A Brief History of Birmingham

The Bronze Age

c2000 - c600 BC

People came to Britain from France, Spain and Germany who knew how to melt copper and tin (9:1) to make bronze. Bronze did not replace stone. Although it is light and easily worked, bronze is also easily blunted and may have been used for woodworking and carpentry, and for ornaments as much as for tools. Stone is heavy and better for working with timber. The ability to make bronze need not imply a better technology, rather a different one. Great skill is needed to make the best flint arrowheads, and this skill was not lost.

It is not known how many newcomers there were compared with the native Stone Age population, nor whether the one group conquered or replaced the other, or whether they intermarried or whether it was the technology that spread from one group to the other. The size of Birmingham's Bronze Age population cannot be known, but the large number of burnt mounds discovered suggests widespread occupation. Any bronze tools found in our area are few and primitive compared with artefacts from southern England. Even Bronze Age stone implements discovered show a backwardness not typical of areas further south. No pottery has survived.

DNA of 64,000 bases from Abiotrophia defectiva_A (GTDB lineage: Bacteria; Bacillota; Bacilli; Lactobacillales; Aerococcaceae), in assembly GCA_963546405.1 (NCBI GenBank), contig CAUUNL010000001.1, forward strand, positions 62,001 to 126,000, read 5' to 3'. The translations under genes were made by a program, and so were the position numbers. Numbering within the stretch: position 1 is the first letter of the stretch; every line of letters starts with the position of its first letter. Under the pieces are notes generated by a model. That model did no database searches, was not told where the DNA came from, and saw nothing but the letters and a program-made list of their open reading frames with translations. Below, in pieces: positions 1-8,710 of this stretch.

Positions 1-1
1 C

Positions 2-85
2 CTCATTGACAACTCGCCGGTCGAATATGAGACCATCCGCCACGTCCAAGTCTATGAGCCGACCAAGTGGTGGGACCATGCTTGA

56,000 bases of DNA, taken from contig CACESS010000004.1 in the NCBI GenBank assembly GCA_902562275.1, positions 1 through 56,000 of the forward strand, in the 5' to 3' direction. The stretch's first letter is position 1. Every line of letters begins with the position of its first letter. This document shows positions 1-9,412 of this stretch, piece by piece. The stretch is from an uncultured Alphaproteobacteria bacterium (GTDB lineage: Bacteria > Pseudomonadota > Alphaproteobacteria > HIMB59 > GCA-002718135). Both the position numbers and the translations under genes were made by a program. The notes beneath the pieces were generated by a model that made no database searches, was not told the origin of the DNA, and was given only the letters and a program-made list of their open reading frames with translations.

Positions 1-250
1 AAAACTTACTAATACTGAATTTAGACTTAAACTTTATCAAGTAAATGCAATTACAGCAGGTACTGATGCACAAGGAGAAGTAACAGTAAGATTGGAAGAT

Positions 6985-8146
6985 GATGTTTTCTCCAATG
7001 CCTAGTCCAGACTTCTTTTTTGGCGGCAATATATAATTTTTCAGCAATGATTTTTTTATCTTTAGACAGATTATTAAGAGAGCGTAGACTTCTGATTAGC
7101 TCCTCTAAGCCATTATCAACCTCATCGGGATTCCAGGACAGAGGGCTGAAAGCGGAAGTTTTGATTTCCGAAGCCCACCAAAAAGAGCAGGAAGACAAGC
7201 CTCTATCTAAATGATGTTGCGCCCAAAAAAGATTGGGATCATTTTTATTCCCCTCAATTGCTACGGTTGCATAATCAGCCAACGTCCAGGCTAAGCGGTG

In a climate warmer than the present earthwork evidence shows that Dartmoor was extensively farmed. Villages of thatched round huts with a central wooden support have been found as well as many miles of stone field walls. About 1000 BC the climate grew colder and wetter. The higher lands of Dartmoor were abandoned never to be farmed again and the evidence of occupation was thus preserved.

By the end of the Bronze Age probably half of the country's original wildwood had been felled. However, this would not have been the case in the heavily forested area later known as the Forest of Arden. Substantial forest remained here into the Middle Ages. Nonetheless, there are significant patches of glacial drift where tree cover would not have been so dense as well as lighter soils east of Birmingham where arable farming must have taken place. But any signs of cultivated land have long since been obliterated. It also is likely that herding was important near rivers and forest areas.